“The study is a wake-up call that prevention has to start very early because some children may be born with a hypersensitivity to food rewards or they may be able to learn a relationship between food and feeling better faster than other children.”

Source: University of California-San Diego

Dec 7


The hope is that they become resourceful adults. The hope is that they learn to take life’s ups and downs and continue on. The hope is that they will recover from setbacks and mistakes, and persevere — even becoming stronger as they go. For most parents, the hope when raising children is that they will grow to be mentally tough adults. And in order to grow mentally tough adults, we have to raise mentally tough kids — as it turns out the process begins very early on. So how do we teach our kids to be mentally tough? Here are five ways:

Teach Don’t Tell. “Sit Down.” “Do Your Homework.” “Clean Your Room.” While these orders may be necessary, they don’t teach your kid anything other than compliance. And often, if said too much, they can cause your kid to tune you out. If you want to teach, the first thing you need is an engaged learner. So how do you get your kid engaged? You stop directing, and start asking. “Do you know why you have to sit down?” “Do you know why you have homework?” “Do you know why you have chores?” Asking your kid these questions — and many more — as oppose to simply issuing orders, causes her to think, become engaged, and learn why she has to do the things you are asking. And understanding the purpose of things not only leads to better engagement and cooperation, it leads to better frustration tolerance — which is a huge part of being mentally tough.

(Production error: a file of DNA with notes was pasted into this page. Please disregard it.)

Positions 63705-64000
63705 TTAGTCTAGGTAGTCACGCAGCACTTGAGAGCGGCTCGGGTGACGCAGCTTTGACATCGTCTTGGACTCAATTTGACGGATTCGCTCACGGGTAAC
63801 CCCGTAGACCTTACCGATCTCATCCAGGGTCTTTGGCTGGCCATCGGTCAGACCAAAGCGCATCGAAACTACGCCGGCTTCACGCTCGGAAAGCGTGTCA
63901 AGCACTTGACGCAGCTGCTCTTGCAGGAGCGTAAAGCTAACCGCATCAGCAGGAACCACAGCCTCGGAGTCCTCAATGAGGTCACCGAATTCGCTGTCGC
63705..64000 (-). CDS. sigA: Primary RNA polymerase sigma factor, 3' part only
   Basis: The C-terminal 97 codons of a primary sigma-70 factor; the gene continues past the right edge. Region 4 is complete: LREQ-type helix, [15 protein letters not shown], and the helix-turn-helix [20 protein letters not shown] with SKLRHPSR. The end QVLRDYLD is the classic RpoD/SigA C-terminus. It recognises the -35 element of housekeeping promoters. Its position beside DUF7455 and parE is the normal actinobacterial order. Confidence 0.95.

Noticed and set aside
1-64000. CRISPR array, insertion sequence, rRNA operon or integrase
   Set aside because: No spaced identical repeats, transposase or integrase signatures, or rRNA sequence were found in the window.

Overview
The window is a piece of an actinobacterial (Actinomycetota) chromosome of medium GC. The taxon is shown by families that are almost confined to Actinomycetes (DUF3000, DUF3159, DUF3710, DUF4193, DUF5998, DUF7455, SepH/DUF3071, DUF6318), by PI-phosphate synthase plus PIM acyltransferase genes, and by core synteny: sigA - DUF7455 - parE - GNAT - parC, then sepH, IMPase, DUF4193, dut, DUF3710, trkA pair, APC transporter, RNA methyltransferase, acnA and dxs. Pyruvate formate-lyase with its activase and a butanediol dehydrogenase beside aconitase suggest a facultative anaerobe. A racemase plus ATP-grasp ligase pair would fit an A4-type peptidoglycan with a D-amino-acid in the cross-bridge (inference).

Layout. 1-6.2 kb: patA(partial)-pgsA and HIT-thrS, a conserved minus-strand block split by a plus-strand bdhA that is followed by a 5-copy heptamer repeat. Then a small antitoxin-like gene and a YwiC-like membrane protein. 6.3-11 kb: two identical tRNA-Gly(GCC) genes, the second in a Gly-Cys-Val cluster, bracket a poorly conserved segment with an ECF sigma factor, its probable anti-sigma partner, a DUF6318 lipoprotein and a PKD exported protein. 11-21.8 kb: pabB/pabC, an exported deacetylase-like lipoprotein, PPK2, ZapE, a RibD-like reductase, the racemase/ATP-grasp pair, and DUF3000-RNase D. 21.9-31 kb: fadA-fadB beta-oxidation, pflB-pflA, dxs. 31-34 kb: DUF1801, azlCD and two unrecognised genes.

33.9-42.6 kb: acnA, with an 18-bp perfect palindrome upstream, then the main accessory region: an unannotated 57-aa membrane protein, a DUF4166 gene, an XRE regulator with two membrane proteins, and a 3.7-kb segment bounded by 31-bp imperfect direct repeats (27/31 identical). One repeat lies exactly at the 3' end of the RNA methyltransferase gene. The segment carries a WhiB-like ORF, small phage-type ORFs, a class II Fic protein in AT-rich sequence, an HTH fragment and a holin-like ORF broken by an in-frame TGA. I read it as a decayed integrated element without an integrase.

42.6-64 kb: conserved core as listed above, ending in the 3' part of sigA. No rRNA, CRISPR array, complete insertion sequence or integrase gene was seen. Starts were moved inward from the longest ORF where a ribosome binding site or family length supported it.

Raise Your Standards. Kids are a reflection of you. Everything you do, what you say, how you respond to others, becomes your kid’s reality. And yet, probably every parent has lost it at some point. But when you lose emotional control in front of your child, when you become defensive, fail to admit your mistakes, blame others, or act unkindly, your kids pick up on this too. And what you expect of yourself, is what you expect of your kids. So if you want your kids to grow to be mentally tough, show them what mental toughness is. Be a model of it. Show them how to take setbacks and use them to become better. Show them how to go after a goal, and don’t stop until you get there. Show them how you hold yourself up to the standards you set. And then when you set the standards for them — or better yet, encourage them to set them for themselves — they will know how to reach them. Having high standards, and reaching them, is a huge part of being mentally tough.